Recovery Month: Women and recovery

As part of Recovery Month this month, the Caymanian Compass is featuring a series of specials from the Department of Counselling Services which will each focus on an aspect of substance abuse recovery.

This week’s article looks at women and recovery.

Over the last 20 years, the world has been paying closer attention to addiction among women. However, there is still reluctance to acknowledge women as addicts or alcoholics – and there is still the tendency for women themselves to remain in denial about their alcoholism or substance abuse.

Perhaps this is why a review of both local and international trends suggests that women tend to enter treatment at a later stage of the process than men. According to Department of Counselling Services’ statistics, about 21 per cent of the clients who seek substance abuse treatment through its programmes are female.

To develop a better understanding of substance abuse among women, it is important to recognise that it crosses all boundaries of race, religion, income, education, and social status. All women are at risk.

Very often, women have specific issues that must be addressed in treatment, such as past trauma, violence, sexual abuse, societal stigma, and gender or role issues. These are usually strong motivators for entering treatment.

Locally, the Cayman Islands has taken a two-pronged approach to treatment. Women who decide to enter residential treatment at Caribbean Haven’s women’s centre, or outpatient care through the Counselling Centre, receive individualised treatment plans that will also address gender-specific issues.

For example, a counsellor may decide in consultation with the client that group counselling sessions are needed. Group counselling sessions usually consist of stress management, relapse prevention, parenting classes, treatment aftercare, process and psycho-educational support.

Regardless of whether the counselling is in an individual, family, or group setting, the goal is to provide education, prevention and support to newly recovering women, thus providing them with the tools they need to manage their many roles in the community.

Women who enter treatment have supports and structures to assist with their re-entry into the community. Government agencies such as the Empowerment and Community Development Agency, the Department of Counselling Services, the Department of Children and Family Services and the Department of Employment Relations work toward assisting women in recovery and their families.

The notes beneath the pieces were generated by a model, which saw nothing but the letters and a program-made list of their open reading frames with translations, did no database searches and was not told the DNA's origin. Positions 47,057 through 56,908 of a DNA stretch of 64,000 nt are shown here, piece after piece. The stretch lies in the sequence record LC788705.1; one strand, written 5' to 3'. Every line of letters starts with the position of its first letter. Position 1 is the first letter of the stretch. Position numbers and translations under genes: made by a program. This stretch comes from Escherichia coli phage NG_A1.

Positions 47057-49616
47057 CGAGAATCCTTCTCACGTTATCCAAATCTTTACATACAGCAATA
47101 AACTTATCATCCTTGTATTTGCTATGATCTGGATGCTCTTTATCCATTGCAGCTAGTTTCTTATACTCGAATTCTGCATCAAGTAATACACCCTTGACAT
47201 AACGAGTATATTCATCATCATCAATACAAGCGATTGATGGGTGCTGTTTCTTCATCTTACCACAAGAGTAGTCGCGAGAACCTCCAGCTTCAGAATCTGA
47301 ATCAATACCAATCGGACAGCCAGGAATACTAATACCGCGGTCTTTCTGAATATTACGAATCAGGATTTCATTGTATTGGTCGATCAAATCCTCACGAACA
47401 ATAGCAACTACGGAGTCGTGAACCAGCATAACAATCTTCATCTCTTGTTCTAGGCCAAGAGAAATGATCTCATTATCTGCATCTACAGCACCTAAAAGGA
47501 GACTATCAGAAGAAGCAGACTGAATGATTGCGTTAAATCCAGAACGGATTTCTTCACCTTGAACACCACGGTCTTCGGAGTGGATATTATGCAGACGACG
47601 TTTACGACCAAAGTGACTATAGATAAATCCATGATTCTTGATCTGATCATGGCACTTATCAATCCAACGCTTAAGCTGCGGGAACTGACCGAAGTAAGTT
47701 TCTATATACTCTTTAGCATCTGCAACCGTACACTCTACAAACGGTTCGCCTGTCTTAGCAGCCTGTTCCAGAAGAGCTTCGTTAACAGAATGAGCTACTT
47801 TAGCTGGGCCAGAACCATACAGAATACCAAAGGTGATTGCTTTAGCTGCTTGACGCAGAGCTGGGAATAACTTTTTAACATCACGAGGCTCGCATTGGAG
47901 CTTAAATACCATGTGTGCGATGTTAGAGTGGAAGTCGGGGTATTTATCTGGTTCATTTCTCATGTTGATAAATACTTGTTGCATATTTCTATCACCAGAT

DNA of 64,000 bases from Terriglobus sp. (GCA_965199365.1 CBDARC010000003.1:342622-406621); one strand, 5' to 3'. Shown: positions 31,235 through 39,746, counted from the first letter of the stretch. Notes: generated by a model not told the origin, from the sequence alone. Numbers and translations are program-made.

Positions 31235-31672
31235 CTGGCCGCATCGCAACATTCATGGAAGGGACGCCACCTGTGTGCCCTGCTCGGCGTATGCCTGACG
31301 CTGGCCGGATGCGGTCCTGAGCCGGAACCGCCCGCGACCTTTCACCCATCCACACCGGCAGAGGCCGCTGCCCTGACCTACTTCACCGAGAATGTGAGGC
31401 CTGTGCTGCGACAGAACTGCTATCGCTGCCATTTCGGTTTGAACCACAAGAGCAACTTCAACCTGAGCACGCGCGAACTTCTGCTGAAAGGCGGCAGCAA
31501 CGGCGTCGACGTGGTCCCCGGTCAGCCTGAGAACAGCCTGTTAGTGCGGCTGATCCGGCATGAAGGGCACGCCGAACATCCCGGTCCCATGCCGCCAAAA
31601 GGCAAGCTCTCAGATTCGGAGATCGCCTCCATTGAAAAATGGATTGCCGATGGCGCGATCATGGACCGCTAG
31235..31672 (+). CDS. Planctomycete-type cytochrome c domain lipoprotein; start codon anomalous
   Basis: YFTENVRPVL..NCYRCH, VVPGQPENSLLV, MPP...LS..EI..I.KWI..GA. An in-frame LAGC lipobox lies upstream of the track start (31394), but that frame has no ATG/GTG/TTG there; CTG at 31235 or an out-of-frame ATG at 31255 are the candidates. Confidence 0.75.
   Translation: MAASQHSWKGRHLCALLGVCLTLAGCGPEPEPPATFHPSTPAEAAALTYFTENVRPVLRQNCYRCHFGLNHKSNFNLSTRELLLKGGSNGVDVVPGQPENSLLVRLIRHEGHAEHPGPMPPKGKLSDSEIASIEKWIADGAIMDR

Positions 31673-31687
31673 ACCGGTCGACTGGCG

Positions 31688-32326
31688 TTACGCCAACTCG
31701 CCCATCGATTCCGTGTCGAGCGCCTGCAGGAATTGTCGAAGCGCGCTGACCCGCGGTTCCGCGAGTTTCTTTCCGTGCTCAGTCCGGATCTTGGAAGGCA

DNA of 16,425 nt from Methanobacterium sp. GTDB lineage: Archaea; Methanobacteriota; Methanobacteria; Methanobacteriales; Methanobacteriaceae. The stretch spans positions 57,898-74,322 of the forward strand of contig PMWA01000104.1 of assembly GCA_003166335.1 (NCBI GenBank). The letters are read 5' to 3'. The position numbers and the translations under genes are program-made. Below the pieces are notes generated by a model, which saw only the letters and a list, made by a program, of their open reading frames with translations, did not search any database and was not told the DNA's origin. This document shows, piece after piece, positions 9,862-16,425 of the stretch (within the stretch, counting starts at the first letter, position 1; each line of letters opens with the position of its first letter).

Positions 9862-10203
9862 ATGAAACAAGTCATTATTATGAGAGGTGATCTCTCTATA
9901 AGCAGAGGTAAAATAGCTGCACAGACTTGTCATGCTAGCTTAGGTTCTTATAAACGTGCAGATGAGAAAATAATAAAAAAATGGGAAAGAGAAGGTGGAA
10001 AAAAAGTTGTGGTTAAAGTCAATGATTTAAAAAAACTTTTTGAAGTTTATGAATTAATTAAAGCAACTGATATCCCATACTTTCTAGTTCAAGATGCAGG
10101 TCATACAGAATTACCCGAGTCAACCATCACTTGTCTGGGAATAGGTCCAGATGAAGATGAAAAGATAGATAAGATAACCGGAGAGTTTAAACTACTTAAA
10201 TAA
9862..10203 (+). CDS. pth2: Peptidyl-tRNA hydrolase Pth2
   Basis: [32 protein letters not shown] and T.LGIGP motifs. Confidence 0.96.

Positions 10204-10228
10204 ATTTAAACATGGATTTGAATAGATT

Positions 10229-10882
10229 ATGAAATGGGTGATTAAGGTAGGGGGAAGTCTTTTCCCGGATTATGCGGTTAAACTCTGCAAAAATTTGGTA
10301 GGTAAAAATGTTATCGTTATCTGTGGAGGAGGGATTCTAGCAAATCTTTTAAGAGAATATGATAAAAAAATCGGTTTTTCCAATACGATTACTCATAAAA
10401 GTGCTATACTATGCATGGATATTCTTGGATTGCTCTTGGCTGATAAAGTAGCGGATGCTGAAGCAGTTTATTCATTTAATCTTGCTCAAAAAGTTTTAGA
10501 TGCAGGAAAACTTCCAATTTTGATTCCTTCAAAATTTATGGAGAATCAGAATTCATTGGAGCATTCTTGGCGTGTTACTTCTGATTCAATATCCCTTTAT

There are also a number of community resources that offer services to encourage female clients on their journey to recovery. These include professional associations like the Legal Befrienders Club, self-help groups and church and community groups.

Women who have successfully completed treatment and are embarking on the journey of recovery have shifted from seeing themselves as substance abusers, to seeing themselves in a place where they find self-acceptance, belonging and empowerment.

Through this newfound empowerment, recovering women can take responsibility for themselves, and also advocate for others.

It is always helpful for women in recovery to continue educating themselves about substance abuse. This is vital to experiencing a measure of control and remaining proactive with their recovery. Videos, articles, and books are available to the women through local book vendors and various governmental agencies.

Women in recovery may also find it beneficial to reconnect with the community. They can join charitable or professional organisations, or show responsible citizenship in some other way.

For personal fulfillment and economic stability, many women in recovery find suitable employment in order to build a work history, and/or they may choose to pursue scholastic endeavours with the hope of upward mobility.

It is also important for a woman in recovery to pursue meaningful leisure activities, such as exercise or a hobby. Leisure time may also be spent forming healthy relationships, and building a positive social network of support.

Pursuing spiritual fulfillment is also another aspect of recovery that is vital to good mental and emotional health. Women in recovery often develop broader perspectives and relationships with a higher power as a means of developing strength, hope, faith, peace and understanding. This enables them to share their experience, strength and hope with others when the opportunity arises.

But, like everyone going through recovery, women also need the support of an understanding community to press on towards their goals of maintaining a healthy lifestyle.

The Department of Counselling Services provides residential and outpatient treatment for drug and alcohol misuse. Staff members also offer individual, family and specialised group therapy, as well as prevention and educational workshops to promote healthy lifestyles.

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